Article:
Author, professor, and provocateur Amitava Kumar has a very specific question for New York City book clerks.
June 4, 2012
The man nodded.
She said, “Down at the back, turn right.”
Wait, did that mean they actually had a “White literature” section?
But the woman was saying, not hiding her scorn, “It’s mixed up, along with the brown and black and other literature… We don’t split it up.”
What to buy here, if only to show that he hadn’t come in looking for a white race manifesto? He chose Stephanie Vaughn’s new collection of stories, Sweet Talk ($16.28). There was a thin book by Patti Smith on the counter. The man said to the woman with the glasses, “Is this someone famous?” The woman was very kind, her eyes turned away this time, telling him about Smith in the punk movement and her memoir, Just Kids.
The man had time to do one more bookstore before meeting a friend for lunch. But he needed a break. At each bookstore, after each confrontation, he wondered what the salesclerks said to each other when his back was turned. He would look at books and imagine people snickering at him. He asked himself if any of the staff at the bookstores he had visited felt like lobbing questions back at him. “Where did you come across this term, “white literature”? Are you being ironic? Are immigrants actually capable of irony? Do those people, immigrants, really have fun?”
There was enough time left, but he decided to make his way to the restaurant instead. Take a well-earned rest from trying to be the Sacha Baron Cohen of literary criticism. The man’s friend arrived. The friend’s book on Mumbai had been a finalist for the Pulitzer in nonfiction some years ago; the man told him why he was in the city, and his friend began to laugh. They ordered food and a bottle of pinot grigio. The man was drunk in no time. When the two men came out of the restaurant, two hours had passed. There was very little time left; the man would be late picking up his second child from daycare. The friend pointed to the Barnes & Noble on 17th Street. The man had forgotten about it! On the awning outside it said “World’s Biggest Bookstore.” He rushed inside, alone.
An Indian woman, or maybe she was Bangladeshi, tiny, with large expressive eyes, frowned at his question. She looked at the man’s earring. It occurred to him he might be slurring his words. No, it was the question itself. She called her supervisor, a tall, beefy white guy in a black t-shirt. The man’s name was Richard. He was quick and full of understanding. No chance of disavowal there! He said, “Well, the running joke is that much of literature is white literature.”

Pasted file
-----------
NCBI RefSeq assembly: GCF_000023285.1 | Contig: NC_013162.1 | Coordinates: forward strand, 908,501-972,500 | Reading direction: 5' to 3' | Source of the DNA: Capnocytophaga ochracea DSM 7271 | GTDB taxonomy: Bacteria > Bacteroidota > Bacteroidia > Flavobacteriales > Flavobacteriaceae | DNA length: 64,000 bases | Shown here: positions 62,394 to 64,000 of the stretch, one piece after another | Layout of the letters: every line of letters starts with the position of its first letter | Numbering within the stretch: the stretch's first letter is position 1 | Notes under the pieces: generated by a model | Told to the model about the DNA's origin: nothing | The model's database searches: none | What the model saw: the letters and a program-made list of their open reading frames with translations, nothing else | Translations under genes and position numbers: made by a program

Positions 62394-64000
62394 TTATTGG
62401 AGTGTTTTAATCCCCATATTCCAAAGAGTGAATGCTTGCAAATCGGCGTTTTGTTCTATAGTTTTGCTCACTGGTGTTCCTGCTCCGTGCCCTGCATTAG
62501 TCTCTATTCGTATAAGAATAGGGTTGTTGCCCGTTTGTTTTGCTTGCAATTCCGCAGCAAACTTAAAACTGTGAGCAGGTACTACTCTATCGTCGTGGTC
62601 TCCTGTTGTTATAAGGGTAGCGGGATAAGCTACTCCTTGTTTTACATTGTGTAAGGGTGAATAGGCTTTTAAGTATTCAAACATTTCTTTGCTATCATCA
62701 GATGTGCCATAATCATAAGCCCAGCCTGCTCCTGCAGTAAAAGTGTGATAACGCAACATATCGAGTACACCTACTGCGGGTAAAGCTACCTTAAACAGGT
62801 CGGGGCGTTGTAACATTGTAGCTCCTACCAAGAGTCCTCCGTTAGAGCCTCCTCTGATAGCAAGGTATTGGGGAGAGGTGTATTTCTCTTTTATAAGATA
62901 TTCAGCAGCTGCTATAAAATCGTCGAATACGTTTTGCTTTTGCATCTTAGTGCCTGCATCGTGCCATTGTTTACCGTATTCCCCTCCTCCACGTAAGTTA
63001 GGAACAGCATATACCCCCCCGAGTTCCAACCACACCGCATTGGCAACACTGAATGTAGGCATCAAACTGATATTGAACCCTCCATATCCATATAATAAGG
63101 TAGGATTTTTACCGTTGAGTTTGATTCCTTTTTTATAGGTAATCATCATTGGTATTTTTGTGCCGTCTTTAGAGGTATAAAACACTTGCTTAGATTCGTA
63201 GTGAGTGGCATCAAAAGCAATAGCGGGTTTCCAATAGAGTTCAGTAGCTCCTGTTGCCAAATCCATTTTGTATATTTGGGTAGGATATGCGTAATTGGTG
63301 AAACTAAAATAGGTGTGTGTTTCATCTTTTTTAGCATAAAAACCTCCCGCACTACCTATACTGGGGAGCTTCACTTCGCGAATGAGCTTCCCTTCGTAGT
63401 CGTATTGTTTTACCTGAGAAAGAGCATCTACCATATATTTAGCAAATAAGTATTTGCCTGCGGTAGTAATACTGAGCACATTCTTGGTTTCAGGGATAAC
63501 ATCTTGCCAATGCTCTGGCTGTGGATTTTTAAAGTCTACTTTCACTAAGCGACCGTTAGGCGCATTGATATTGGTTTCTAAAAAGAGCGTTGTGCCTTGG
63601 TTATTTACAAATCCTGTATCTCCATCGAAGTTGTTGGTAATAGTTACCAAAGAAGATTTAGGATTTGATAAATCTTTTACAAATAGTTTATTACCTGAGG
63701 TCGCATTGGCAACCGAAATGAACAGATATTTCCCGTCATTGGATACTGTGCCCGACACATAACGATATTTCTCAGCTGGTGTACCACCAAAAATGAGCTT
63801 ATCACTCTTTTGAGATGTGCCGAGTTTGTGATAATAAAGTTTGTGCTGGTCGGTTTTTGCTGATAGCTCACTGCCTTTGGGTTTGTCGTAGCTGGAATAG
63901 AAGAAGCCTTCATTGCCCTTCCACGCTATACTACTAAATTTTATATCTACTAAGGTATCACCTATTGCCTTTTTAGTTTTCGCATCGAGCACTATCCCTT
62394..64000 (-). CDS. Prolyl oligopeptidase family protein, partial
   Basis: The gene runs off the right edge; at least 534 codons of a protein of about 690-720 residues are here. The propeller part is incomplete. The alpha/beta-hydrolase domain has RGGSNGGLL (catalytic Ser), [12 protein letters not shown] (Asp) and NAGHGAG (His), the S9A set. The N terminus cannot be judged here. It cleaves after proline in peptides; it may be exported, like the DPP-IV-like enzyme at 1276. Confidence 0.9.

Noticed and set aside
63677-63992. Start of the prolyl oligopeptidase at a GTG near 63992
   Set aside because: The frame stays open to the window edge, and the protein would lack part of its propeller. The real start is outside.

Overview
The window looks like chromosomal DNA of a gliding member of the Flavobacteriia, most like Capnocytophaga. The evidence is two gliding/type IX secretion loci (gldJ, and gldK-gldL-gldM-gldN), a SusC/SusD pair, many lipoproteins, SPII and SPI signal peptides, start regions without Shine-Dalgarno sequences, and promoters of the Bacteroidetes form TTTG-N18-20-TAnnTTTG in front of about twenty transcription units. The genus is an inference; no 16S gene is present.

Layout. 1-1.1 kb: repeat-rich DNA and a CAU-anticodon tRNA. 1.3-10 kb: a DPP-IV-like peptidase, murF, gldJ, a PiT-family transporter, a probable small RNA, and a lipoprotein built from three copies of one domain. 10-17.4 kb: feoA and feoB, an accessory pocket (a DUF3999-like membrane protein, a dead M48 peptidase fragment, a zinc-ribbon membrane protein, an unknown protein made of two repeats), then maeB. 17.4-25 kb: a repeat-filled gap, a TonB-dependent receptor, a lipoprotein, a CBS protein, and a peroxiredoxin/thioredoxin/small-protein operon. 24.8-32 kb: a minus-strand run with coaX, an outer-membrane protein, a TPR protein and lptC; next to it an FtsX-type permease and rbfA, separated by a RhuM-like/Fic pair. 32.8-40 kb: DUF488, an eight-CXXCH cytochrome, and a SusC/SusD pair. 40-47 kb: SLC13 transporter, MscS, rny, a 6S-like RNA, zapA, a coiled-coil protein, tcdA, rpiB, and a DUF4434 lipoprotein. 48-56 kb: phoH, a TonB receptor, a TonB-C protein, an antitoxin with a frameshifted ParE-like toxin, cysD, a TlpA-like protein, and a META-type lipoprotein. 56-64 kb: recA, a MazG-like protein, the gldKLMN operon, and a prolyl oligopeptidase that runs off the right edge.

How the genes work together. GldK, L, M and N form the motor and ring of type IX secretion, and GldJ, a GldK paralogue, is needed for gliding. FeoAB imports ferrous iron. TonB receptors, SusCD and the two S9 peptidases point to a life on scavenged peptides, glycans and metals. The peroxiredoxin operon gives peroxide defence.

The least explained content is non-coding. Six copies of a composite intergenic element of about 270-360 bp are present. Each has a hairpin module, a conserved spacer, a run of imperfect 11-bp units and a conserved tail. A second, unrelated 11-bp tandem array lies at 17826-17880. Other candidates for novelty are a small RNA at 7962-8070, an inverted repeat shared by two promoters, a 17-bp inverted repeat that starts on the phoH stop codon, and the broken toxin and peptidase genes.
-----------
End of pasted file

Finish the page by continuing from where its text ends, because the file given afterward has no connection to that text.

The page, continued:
When they were out of earshot, walking among tall, cavernous stacks, the man said to Richard, “I felt your colleague back there was perhaps confused by my question.” Richard, again full of understanding, admitted that the man’s “request had not been made in that form before.” Then he pointed to some thick anthologies, saying these were the best places to look. The man took out his notebook but was interrupted by another staff-member who had probably been sent by Richard. This person’s name was Harry. He came prepared with answers. He said that the classifications that would best aid the man were “English Literature” and “American Literature.” He was holding the fat Norton anthologies. He also gestured to another set of books and said, “These are more inclusive. They are anthologies of World Literature.”
Harry asked the man where he was from, and when he heard the answer, he said, “I love your country.” He informed the man that he had gone to India in 2003; he had gone up to Manali and then north, to places like Leh and Ladakh. The man was feeling drowsy from the wine. Meanwhile, Harry was being helpful. He asked the man if he had any questions. The man said yes. He said, “Barnes and Noble. Were they famous White authors?”